Tuesday, 24 March 2020
Bloodshot (Movie Review)
Once upon a time, my favorite Hollywood actor was none other than Vin Diesel. Yep. The bouncer turned action movie star had endeared me back in the early aughts to his brand of cheesy oneliners and over-the-top action with films like Pitch Black, The Fast and the Furious, XXX and The Chronicles of Riddick. Over the years, I have since come to appreciate such movies for what they really are, guilty pleasures.
And of course, I am a big advocate for the occasional guilty pleasure here and there. I mean, every film can't hit the highest levels of pure escapism, or be the next Citizen Kane. So yeah, I was willing to give Bloodshot a shot (no pun intended). Heck, I was even prepared to brave going to the cinema (which have now all been shutdown by the way), before I'd learnt it was due out on VOD.
So I figured I'd wait for that instead, and boy am I glad I did.
The film stars Vin Diesel, who plays Ray Garrison, a U.S. marine who is killed and brought back to life as a nearly-indestructible super solider. This was done by a Dr. Emil Harting (Guy Pearce), whose company was able to bring him back by replacing his blood with nanobots. Waking up with no memory of his life before death, Ray is introduced to his new team, which consists of ex-soldiers that have been enhanced with various cybernetic augmentations.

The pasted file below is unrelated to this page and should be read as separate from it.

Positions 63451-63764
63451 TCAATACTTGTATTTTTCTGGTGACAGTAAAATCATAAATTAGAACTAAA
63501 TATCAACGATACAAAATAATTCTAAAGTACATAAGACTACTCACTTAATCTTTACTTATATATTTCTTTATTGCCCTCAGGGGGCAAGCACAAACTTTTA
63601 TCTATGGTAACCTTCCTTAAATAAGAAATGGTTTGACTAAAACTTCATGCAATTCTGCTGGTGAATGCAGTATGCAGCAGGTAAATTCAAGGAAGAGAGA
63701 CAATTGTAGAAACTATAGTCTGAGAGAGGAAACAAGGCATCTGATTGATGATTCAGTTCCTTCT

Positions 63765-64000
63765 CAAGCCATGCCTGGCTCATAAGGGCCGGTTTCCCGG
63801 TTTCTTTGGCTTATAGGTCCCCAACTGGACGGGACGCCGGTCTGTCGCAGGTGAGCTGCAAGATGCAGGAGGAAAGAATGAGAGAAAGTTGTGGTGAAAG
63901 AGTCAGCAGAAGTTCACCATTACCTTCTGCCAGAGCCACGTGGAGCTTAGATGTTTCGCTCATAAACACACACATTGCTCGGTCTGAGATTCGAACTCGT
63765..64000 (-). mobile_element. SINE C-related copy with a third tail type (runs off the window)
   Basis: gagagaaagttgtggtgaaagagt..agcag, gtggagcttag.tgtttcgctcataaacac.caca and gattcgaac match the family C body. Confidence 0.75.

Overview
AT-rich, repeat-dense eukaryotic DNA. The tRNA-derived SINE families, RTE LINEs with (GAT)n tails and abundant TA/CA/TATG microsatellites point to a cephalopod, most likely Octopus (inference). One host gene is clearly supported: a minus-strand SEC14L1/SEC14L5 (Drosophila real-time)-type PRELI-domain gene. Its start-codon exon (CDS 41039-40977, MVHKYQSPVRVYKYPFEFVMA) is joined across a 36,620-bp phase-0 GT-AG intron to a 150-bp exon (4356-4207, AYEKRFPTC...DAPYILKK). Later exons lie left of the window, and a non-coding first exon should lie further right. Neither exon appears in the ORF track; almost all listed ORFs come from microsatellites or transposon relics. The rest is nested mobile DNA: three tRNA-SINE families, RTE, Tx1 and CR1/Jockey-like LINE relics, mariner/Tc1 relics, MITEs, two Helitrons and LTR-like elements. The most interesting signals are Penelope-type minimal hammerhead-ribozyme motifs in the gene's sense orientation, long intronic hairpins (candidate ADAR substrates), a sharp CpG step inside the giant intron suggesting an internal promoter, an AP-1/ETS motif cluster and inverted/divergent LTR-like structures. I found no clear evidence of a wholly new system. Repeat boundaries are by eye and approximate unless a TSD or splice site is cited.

But while spending time over drinks with one of his teammates (Eiza González), Ray starts to have flashes of his past life, discovering that he had been murdered along with his wife, as well as the name and face of the man responsible for the act. Consumed by a need to exact his vengeance, he sets off to kill that man, except what he finds at the end of the trail is a conspiracy that runs deeper than he could've imagined.
Bloodshot feels like a sort of throwback to a bygone era of action films, where CGI body doubles and stylized slow-motion action scenes were all the rage. I can totally see my teenage self grinning from ear to ear watching this. Except the movie didn't come out in 2003, and without the rose-colored lenses of nostalgia to garner it any favors, it quickly becomes apparent for what it is: a sub-par, B-grade action film. Worthy of serving as a mild distraction, both not worth much else.
That said, the movie does offer Vin Diesel fans precisely what they want, namely Vin Diesel playing what is effectively the same role he has spent his entire career playing now. Not that we are complaining, but still. So if you are a fan, then it is definitely worth checking out.